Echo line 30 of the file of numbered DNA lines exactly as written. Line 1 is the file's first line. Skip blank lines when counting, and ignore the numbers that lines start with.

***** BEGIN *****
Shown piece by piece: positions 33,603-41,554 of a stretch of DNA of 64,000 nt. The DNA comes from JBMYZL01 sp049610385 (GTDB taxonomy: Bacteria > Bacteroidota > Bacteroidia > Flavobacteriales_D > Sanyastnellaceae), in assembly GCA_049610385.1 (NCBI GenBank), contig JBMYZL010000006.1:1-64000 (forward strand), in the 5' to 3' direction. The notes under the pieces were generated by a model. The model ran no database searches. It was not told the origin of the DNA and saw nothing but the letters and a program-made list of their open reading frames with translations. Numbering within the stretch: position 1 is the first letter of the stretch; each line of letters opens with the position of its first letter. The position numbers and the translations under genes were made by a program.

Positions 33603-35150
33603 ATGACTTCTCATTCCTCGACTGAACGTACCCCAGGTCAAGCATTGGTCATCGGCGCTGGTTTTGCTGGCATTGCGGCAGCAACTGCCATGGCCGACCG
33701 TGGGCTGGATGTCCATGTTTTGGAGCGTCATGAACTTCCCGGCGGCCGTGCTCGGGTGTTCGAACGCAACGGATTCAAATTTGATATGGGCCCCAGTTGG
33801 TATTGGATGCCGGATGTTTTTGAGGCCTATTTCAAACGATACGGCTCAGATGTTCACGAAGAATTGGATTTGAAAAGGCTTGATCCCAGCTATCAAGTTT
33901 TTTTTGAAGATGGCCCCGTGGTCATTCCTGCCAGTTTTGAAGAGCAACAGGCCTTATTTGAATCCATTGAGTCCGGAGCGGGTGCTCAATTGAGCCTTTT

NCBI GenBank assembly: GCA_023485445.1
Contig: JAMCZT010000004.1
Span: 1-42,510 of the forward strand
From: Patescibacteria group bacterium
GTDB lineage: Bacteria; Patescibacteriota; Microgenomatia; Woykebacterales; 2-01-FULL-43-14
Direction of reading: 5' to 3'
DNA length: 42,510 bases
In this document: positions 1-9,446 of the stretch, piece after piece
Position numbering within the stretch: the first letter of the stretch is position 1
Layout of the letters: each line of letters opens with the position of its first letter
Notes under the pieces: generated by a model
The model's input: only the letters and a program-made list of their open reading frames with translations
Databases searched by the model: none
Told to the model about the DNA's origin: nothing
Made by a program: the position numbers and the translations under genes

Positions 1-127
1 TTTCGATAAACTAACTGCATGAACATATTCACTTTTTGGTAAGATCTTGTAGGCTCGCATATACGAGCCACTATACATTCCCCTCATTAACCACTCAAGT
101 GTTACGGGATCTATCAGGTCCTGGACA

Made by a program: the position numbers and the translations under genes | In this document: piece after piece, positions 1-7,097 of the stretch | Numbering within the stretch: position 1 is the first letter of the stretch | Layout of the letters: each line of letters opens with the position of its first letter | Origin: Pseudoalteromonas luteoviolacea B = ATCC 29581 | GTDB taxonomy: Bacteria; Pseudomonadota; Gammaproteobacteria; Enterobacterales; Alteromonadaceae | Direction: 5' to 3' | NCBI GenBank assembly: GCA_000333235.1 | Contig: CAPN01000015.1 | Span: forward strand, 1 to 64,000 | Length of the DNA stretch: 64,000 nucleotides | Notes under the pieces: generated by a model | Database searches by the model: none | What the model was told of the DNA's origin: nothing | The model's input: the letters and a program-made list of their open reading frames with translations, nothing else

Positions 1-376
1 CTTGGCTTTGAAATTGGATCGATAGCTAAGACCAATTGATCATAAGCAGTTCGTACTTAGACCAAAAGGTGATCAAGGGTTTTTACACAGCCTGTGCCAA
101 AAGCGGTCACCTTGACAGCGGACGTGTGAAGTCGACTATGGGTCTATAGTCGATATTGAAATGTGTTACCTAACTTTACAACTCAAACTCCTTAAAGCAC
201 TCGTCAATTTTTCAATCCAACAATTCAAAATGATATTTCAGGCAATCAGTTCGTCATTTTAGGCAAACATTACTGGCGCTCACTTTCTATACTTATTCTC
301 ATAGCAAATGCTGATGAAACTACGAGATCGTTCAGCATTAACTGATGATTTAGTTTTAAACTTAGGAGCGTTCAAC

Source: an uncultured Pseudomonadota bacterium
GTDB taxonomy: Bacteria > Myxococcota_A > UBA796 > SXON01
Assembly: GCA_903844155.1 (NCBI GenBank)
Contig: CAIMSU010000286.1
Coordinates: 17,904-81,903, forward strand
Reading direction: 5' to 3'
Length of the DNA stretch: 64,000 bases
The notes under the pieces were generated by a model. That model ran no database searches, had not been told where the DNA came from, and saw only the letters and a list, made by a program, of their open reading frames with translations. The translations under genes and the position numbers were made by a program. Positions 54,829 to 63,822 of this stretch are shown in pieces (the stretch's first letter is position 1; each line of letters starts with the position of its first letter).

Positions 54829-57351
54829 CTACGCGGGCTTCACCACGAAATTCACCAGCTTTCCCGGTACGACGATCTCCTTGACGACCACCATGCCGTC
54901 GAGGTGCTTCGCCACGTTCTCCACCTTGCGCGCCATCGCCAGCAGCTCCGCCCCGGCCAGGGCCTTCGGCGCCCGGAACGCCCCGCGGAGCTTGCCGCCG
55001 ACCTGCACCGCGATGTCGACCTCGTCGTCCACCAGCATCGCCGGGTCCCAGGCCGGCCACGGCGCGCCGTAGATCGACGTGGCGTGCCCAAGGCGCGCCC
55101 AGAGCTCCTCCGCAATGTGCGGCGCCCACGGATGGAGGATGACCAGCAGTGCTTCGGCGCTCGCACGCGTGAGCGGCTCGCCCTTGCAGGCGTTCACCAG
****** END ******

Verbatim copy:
301 ATAGCAAATGCTGATGAAACTACGAGATCGTTCAGCATTAACTGATGATTTAGTTTTAAACTTAGGAGCGTTCAAC